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Wednesday, December 11, 2013

Storm damage on the East Coast. RSPB Reserves hit.


Before a change of subject here is a lovely photo of a scarce in ( in England)  Red Squirrel. Copyright Darin Smith. Click on the picture to get a full screen image.

After thinking about threats to wildlife in the Arctic I was surprised to read the letter shown below, received as a member of the RSPB and which as all conservation groups need to do is asking for financial help to try to restore the damage done in the recent surge tides in the North Sea and along the east coast.  Houses were also  destroyed by the severe weather and tide conditions so humans suffered together with the wildlife. It makes interesting reading!



Appeal

Help us recover from the worst storm in 60 years

Hide falling into water after storm surge
Although events like the weekend storm surge along East Anglia's coastline are to be expected, I hadn't fully braced myself for the aftermath.
As the full impacts of the storm hit us on Thursday night, it quickly became apparent that this was going to be devastating. Homes, businesses, landmarks and habitats were suddenly going to be hit by a wall of water. I went to bed on Thursday night feeling helpless and sick with worry about our precious coastline.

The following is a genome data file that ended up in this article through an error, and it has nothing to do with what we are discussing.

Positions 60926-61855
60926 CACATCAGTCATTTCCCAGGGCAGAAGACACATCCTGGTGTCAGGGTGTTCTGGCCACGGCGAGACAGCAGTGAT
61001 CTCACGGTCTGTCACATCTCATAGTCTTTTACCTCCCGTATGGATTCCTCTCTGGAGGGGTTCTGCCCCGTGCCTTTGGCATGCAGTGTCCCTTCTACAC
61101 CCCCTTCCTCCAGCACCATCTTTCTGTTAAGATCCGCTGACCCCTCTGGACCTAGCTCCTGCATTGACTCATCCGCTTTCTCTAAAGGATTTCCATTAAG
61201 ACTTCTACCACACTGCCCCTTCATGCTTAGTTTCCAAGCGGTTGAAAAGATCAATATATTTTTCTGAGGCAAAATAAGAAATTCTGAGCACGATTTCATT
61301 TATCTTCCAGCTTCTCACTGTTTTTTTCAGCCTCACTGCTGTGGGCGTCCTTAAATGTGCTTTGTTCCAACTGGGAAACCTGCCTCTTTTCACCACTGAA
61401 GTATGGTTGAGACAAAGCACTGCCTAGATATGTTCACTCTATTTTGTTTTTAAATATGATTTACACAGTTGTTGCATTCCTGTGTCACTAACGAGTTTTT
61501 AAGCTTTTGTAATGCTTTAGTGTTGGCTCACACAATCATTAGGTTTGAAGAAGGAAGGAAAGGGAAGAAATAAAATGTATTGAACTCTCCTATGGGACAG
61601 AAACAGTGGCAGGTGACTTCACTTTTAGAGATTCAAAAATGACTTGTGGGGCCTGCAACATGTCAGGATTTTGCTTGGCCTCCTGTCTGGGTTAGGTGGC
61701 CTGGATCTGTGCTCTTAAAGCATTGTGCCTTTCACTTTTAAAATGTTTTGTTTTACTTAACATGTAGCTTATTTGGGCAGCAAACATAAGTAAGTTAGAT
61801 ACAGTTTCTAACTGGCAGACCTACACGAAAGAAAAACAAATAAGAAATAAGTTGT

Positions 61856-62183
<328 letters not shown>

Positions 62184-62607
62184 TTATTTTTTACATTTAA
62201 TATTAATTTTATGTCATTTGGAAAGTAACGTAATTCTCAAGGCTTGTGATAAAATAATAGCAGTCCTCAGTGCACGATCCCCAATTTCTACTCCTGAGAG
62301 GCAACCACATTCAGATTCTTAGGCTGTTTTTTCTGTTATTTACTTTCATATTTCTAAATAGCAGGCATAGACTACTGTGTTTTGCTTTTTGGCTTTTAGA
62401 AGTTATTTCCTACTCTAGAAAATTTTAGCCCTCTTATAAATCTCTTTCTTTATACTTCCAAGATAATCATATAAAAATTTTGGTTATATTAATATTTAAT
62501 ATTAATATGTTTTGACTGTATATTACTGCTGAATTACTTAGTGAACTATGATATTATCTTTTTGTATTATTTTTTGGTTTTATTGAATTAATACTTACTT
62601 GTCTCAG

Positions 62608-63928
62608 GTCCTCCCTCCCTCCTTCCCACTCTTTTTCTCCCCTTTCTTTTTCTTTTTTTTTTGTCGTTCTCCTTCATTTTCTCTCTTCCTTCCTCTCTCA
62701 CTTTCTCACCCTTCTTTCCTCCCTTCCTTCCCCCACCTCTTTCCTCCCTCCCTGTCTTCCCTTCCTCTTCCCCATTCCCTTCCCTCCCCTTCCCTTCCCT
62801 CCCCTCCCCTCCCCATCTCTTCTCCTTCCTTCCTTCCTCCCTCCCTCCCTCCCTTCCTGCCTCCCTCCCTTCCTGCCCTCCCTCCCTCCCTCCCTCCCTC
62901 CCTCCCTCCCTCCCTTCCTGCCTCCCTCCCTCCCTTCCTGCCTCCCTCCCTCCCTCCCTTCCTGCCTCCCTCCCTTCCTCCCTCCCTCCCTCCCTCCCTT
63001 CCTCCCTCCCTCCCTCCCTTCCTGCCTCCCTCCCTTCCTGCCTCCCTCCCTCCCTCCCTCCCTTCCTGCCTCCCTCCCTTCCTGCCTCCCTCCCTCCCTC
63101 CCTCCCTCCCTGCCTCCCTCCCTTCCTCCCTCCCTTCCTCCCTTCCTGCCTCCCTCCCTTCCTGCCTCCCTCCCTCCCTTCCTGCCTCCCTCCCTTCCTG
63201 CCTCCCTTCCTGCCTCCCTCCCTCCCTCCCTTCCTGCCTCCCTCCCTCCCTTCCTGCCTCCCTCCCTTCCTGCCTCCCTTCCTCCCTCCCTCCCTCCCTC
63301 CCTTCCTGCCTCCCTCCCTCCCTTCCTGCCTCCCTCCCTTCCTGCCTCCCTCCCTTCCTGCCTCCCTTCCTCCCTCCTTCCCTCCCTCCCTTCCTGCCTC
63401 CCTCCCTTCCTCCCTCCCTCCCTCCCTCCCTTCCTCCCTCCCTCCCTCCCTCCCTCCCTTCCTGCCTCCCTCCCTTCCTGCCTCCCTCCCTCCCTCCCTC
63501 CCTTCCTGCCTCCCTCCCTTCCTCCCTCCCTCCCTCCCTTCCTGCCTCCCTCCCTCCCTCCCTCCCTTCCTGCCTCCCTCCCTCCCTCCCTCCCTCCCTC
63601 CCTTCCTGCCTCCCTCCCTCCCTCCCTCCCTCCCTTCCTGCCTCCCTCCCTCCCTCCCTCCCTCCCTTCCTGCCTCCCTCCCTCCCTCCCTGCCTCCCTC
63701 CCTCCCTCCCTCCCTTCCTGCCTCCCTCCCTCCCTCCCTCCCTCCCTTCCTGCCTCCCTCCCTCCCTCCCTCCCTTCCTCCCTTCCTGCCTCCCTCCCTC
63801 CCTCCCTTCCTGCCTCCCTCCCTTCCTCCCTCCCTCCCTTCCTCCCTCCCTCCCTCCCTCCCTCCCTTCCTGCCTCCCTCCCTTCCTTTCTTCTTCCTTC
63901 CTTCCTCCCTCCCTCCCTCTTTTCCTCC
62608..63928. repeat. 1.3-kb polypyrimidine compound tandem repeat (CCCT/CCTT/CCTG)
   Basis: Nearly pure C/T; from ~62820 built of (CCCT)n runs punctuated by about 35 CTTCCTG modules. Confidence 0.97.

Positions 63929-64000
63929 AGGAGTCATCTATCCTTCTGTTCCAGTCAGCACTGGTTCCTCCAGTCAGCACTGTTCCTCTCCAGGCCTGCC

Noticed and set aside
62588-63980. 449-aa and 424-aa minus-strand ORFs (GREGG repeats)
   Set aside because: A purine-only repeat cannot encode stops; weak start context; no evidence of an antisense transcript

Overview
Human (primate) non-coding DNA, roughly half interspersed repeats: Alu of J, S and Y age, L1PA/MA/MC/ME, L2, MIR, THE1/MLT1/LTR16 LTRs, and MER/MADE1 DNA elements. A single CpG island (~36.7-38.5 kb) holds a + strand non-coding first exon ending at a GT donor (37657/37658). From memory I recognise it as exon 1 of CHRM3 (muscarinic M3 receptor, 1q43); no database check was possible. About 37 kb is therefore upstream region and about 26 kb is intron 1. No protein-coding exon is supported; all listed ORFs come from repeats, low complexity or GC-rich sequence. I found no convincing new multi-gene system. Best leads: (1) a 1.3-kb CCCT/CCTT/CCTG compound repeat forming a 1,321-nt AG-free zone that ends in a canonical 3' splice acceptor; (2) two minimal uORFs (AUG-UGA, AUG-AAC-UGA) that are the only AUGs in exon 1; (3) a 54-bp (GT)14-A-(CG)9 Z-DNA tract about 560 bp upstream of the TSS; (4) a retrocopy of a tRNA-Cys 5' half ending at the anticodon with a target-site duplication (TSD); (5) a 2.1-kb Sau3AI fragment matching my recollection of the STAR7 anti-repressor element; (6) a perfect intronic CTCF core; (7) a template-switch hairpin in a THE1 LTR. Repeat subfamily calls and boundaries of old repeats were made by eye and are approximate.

I'm e-mailing you today to ask for your help.
We're setting up an emergency fund that we can use to get our nature reserves back into shape and repair the damage caused by the worst storm in 60 years. A donation from you, whatever you can afford, will go a long way to help us restore these precious homes for nature.

A devastated landscape

All along the East coast, we have battled with the elements for centuries. And our team are well drilled in dealing with this kind emergency - sluice gates are lifted to prevent seawater getting into the freshwater habitats, livestock is moved to higher ground, and footpaths are closed. The safety of our visitors and staff are our paramount concern. This drill was being tested to the max.
As it all unfolded, there was a strange mixture of emotions.
Sadly, the most extensive damage was at our Snettisham, Havergate and Dingle nature reserves and it was with a heavy heart that I drove along the Beach Road to see my colleagues at Snettisham.
As a Regional Director I know that I am not supposed to have favourite reserves, but Snettisham holds a special place in my heart. My grandparents had a caravan in a park adjoining the reserve and this is where I began birdwatching. The access track was impassable and the shingle bank where thousands of wading birds roost safe from disturbance had been breached. Some of the chalet owners who live and holiday next to the beach were clearing up with shovels rather than brooms. It was extremely heart wrenching to see.
The shingle beach had been completely stripped away. In the summer it is a riot of yellows, pinks and blues but this time the seaweed was strewn up where the shingle beach used to be and silt mud covered the path. There was a profusion of plastic barrels, bottles and rope.
Snettisham is normally two gravel pits separated by a causeway footbath. Having been topped up with millions of gallons of seawater it was now one massive lake.